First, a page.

24.1. Example Code

This section cites code from JSF2+RF4 Hello World Portlet from the Quickstarts Collection .

24.1.1. pom.xml

We need to add several RF-specific dependencies to the general JSF ones:

Example 24.1. pom.xml

<dependencies>
  <!-- 
   The versions, scopes and types of these dependencies are managed in gatein-*-bom.
   You need to name only groupId and artifactId here.
   Name only those artifacts you refer to in your code.
   Look at gatein-*-bom POM file for the complete list of available artifacts.
  -->
  <!-- General JSF dependencies -->
  <dependency>
    <groupId>org.jboss.spec.javax.faces</groupId>
    <artifactId>jboss-jsf-api_2.1_spec</artifactId>
  </dependency>
  <dependency>
    <groupId>org.jboss.portletbridge</groupId>
    <artifactId>portletbridge-api</artifactId>
  </dependency>
 
  <!-- RF-sprecific dependencies -->
  <dependency>
    <groupId>org.jboss.portletbridge</groupId>
    <artifactId>portletbridge-extension-richfaces</artifactId>
  </dependency>
  <dependency>
    <groupId>org.richfaces.ui</groupId>
    <artifactId>richfaces-components-api</artifactId>
  </dependency>
  <dependency>
    <groupId>org.richfaces.ui</groupId>
  <artifactId>richfaces-components-ui</artifactId>
  </dependency>
  <dependency>
    <groupId>org.richfaces.core</groupId>
    <artifactId>richfaces-core-impl</artifactId>
  </dependency>
</dependencies>

24.1.2. JSF Template Files

We use <rich:*> components in the templates:

Example 24.2. Form with rich: components in main.xhtml

</p>
<h:form id="jsf2HelloWorldPortlet">
    <h:panelGrid columns="2">
        <h:outputLabel value="#{msgs.Greeting}" for="greeting"/>
        <rich:select id="greeting" value="#{helloBean.greeting}">
   <f:selectItems value="#{helloBean.greetings}" />
   <f:ajax render="output" event="selectitem"/>
        </rich:select>
        
        <h:outputLabel value="#{msgs.Name}" for="nameInput"/>
        <h:inputText id="nameInput" value="#{helloBean.name}">
   <f:validateLength minimum="1" maximum="50" />
   <f:ajax render="output" event="keyup"/>
        </h:inputText>
    </h:panelGrid>
    <p>
        <h:panelGroup id="output">
   <strong><h:outputText value="#{helloBean.greeting} #{helloBean.name}!" rendered="#{not empty helloBean.name}"/></strong>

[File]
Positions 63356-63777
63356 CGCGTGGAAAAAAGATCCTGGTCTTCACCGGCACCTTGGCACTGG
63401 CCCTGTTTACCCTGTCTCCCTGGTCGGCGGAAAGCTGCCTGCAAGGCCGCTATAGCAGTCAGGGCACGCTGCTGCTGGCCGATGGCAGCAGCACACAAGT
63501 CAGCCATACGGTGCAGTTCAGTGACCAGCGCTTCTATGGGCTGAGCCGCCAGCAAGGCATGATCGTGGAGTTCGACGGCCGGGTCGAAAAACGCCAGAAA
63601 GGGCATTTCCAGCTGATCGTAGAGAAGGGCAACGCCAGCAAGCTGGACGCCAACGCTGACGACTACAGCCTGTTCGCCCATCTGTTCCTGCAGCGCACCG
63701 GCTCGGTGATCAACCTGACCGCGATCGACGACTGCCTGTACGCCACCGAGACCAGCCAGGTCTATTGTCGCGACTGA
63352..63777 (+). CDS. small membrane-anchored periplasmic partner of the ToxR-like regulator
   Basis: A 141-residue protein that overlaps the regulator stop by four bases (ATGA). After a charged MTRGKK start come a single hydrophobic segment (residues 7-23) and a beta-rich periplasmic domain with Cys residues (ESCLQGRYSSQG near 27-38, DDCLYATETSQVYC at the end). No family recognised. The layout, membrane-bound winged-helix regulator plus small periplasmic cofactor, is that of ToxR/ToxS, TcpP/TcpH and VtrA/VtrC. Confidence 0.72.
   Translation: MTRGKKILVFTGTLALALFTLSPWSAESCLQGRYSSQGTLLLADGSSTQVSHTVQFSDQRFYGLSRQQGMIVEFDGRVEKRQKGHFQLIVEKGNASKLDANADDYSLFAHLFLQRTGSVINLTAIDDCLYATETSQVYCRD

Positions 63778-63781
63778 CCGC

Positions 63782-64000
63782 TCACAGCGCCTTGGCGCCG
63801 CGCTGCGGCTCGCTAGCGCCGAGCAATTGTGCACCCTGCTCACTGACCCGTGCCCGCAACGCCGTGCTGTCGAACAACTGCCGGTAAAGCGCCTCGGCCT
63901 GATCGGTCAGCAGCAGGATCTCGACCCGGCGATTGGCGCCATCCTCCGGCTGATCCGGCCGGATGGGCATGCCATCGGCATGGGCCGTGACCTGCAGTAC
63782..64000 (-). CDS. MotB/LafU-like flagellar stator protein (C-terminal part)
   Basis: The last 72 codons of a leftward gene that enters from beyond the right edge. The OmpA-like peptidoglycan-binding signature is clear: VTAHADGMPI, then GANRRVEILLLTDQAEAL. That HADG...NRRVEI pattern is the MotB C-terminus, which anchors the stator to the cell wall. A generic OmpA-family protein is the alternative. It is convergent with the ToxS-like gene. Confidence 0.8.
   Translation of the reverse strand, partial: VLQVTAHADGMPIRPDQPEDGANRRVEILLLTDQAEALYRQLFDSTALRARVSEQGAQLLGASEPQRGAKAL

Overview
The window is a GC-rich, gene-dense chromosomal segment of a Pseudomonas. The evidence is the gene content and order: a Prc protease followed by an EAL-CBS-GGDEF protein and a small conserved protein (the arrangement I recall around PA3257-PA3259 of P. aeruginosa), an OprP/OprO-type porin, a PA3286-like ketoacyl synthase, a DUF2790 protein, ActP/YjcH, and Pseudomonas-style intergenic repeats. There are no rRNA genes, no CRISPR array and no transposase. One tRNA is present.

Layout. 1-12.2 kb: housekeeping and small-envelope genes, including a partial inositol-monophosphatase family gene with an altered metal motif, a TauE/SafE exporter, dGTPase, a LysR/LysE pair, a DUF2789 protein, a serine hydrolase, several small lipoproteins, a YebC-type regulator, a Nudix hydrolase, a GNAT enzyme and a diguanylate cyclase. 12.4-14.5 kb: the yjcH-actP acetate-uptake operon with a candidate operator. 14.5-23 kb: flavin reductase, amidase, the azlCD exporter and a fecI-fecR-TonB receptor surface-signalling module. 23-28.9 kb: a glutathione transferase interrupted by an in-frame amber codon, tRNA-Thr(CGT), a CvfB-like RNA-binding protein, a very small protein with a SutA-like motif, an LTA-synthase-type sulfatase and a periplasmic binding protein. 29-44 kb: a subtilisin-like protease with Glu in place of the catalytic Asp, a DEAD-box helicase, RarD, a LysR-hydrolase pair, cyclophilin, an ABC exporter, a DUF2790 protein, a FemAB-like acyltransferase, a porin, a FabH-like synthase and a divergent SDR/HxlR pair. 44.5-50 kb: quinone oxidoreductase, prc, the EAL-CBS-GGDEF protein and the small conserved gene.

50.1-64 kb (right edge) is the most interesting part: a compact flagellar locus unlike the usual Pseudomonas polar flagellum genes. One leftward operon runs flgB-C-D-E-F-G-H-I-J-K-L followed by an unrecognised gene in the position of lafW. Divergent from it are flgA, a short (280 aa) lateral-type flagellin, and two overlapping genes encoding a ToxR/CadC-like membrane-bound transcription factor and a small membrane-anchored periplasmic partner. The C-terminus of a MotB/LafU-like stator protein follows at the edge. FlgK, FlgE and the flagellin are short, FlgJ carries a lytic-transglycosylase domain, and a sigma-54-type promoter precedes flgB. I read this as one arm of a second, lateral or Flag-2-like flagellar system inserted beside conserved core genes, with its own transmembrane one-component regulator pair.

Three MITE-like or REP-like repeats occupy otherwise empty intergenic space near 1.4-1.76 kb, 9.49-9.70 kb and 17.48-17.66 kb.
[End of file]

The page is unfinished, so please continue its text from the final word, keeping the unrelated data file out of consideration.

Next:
</h:panelGroup>
    </p>
    <p>
        <h:commandButton id="reset" value="#{msgs.Reset}" actionListener="#{helloBean.reset}">
   <f:ajax render="@form" />
        </h:commandButton> - #{msgs.ResetComment}
    </p>
    <p>
        <h:commandButton id="reload" value="#{msgs.Reload}" /> - #{msgs.ReloadComment}
    </p>

The complete source code of the above template can be found in src/main/webapp/pages/main.xhtml of JSF2+RF4 Hello World Portlet quickstart.

24.1.3. Java Beans

The HelloBean presented in the Section 23.1, “Example Code” chapter was extended firstly to provide a list of greeting phrases selectable in the drop-down box on the main.xhtml page and secondly to be able to store the greeting phrase selected in the drop-down box.

Example 24.3. HelloBean.java


/**
* Static list of greetings. Contains {@code "Hello"} and {@code "Hi"}.
*/
private static final List&lt;SelectItem&gt; GREETINGS;
 
static {
    List&lt;SelectItem&gt; l = new ArrayList&lt;SelectItem&gt;(2);
    l.add(new SelectItem("Hello"));
    l.add(new SelectItem("Hi"));
    GREETINGS = Collections.unmodifiableList(l);
}
 
/**
 * Stores the greeting phrase which will be used to greet the application user.
 */
private String greeting;

Example 24.4. HelloBean.java

/**
 * Returns {@link #greeting}.
 * 
 * @return {@link #greeting}
 */
public String getGreeting() {
    return greeting;
}
 
/**
 * Set {@link #greeting}.
 * 
 * @param greeting
 */
public void setGreeting(String greeting) {
    this.greeting = greeting;
}
 
/**
 * Returns {@link #GREETINGS}.
 * 
 * @return {@link #GREETINGS}
 */
public List&lt;SelectItem&gt; getGreetings() {
    return GREETINGS;
}
 
 
/**
 * Resets {@link #name} to the default value {@code "World"} and {@link #greeting} with the default value {@code "Hello"}.
 * 
 * @param ae ignored
 */
public void reset(ActionEvent ae) {
    this.name = "World";
    this.greeting = "Hello";
}
 
 }

24.1.4. portlet.xml

There is no substantial change in portlet.xml against Section 23.1, “Example Code”. Only <description> , <portlet-name> , <display-name> and <title> have been changed.

Example 24.5. portlet.xml

<portlet-app xmlns="http://java.sun.com/xml/ns/portlet/portlet-app_2_0.xsd" version="2.0"
    xmlns:xsi="http://www.w3.org/2001/XMLSchema-instance"
    xsi:schemaLocation="http://java.sun.com/xml/ns/portlet/portlet-app_2_0.xsd
   http://java.sun.com/xml/ns/portlet/portlet-app_2_0.xsd">
    <portlet>
        <description>A simple portlet usinf JSF2 and RF4.</description>
        <portlet-name>jsf2Rf4HelloWorldPortlet</portlet-name>
        <display-name>JSF2+RF4 Hello World Portlet</display-name>
        <portlet-class>javax.portlet.faces.GenericFacesPortlet</portlet-class>
        <init-param>
            <name>javax.portlet.faces.defaultViewId.view</name>
            <value>/pages/main.xhtml</value>
        </init-param>
        <init-param>
            <name>javax.portlet.faces.defaultViewId.edit</name>
            <value>/pages/edit.xhtml</value>
        </init-param>
        <init-param>
            <name>javax.portlet.faces.defaultViewId.help</name>
            <value>/pages/help.xhtml</value>
        </init-param>
        <init-param>
            <name>javax.portlet.faces.preserveActionParams</name>
            <value>true</value>
        </init-param>
        <expiration-cache>0</expiration-cache>
        <supports>
            <mime-type>text/html</mime-type>
            <portlet-mode>VIEW</portlet-mode>
            <portlet-mode>EDIT</portlet-mode>
            <portlet-mode>HELP</portlet-mode>
        </supports>
        <portlet-info>
            <title>JSF2+RF4 Hello World Portlet</title>